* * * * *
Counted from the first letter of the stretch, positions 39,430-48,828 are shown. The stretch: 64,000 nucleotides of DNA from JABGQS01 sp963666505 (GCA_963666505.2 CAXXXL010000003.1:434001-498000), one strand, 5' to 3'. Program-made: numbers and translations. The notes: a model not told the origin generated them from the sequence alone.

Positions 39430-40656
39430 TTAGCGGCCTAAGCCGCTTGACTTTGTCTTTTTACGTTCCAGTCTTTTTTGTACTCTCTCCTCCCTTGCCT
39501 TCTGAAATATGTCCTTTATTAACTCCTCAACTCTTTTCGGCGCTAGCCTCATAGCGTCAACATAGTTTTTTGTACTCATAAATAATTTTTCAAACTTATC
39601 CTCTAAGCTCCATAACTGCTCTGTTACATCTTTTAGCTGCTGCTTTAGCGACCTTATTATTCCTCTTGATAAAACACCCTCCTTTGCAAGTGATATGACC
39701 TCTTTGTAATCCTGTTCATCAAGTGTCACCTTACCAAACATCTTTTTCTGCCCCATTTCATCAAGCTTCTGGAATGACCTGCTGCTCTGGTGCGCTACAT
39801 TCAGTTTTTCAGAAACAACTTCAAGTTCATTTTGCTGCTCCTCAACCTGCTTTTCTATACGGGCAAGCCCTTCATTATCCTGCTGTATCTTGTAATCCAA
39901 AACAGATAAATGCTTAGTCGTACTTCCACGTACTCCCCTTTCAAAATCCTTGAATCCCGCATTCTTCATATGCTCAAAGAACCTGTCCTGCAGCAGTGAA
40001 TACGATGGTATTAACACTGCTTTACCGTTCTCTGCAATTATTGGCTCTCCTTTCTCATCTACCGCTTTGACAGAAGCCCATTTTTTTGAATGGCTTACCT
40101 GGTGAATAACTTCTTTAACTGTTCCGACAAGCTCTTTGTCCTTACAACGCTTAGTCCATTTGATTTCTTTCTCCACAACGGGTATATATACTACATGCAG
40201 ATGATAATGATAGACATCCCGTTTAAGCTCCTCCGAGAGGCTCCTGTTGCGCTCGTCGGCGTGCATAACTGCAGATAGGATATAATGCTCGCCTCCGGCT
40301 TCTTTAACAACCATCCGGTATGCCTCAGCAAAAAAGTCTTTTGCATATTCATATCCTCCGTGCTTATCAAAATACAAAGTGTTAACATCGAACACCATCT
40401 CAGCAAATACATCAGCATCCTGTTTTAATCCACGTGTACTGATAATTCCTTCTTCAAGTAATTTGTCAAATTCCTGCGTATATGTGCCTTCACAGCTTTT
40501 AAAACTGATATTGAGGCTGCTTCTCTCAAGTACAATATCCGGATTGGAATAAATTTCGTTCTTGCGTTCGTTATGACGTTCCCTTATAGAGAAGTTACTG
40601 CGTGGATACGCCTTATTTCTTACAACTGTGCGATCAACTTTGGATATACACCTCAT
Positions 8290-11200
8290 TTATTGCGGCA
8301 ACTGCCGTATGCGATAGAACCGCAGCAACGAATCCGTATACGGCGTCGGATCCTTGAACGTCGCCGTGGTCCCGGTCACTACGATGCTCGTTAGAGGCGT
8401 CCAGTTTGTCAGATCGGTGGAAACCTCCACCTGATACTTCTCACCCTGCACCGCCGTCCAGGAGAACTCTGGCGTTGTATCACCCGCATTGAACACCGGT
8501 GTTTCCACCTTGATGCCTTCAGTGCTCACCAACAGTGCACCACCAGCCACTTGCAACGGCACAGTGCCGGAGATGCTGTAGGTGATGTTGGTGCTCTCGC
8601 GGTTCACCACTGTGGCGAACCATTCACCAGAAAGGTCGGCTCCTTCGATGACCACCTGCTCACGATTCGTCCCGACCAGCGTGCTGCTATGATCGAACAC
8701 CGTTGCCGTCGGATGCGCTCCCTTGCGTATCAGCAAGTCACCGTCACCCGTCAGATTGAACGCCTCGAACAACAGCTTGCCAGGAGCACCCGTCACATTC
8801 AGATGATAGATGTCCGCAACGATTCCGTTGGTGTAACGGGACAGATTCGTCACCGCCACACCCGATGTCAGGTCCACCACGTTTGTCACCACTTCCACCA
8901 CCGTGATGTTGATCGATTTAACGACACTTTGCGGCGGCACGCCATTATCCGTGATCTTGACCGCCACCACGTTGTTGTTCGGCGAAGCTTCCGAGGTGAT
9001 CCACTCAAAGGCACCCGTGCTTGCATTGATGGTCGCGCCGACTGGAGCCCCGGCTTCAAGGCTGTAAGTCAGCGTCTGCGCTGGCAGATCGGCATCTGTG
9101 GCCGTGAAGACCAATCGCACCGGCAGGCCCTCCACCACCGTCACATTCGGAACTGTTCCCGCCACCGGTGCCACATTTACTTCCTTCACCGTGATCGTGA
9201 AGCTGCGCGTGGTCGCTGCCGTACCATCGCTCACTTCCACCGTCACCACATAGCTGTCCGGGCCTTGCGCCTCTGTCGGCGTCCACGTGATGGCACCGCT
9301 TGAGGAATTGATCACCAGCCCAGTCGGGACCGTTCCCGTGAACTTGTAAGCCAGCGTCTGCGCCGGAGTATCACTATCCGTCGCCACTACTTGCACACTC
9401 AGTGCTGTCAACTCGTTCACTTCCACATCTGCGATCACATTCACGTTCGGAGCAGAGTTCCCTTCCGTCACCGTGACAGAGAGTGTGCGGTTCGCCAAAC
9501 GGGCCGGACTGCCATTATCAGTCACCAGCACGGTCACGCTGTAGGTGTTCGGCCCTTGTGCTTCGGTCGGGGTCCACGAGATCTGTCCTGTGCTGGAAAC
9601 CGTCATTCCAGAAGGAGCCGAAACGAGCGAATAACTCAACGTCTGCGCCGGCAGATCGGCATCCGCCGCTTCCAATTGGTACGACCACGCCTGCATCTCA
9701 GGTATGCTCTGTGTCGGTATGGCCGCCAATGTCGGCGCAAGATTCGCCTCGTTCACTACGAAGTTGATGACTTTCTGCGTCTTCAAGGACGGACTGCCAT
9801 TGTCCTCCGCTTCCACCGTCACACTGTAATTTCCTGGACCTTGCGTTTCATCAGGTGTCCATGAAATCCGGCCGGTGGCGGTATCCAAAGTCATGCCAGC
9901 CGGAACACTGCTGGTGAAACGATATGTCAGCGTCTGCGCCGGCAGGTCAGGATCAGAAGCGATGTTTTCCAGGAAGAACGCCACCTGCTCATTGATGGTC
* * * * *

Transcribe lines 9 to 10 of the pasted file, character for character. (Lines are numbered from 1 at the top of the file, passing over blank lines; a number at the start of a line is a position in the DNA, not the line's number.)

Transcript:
40001 TACGATGGTATTAACACTGCTTTACCGTTCTCTGCAATTATTGGCTCTCCTTTCTCATCTACCGCTTTGACAGAAGCCCATTTTTTTGAATGGCTTACCT
40101 GGTGAATAACTTCTTTAACTGTTCCGACAAGCTCTTTGTCCTTACAACGCTTAGTCCATTTGATTTCTTTCTCCACAACGGGTATATATACTACATGCAG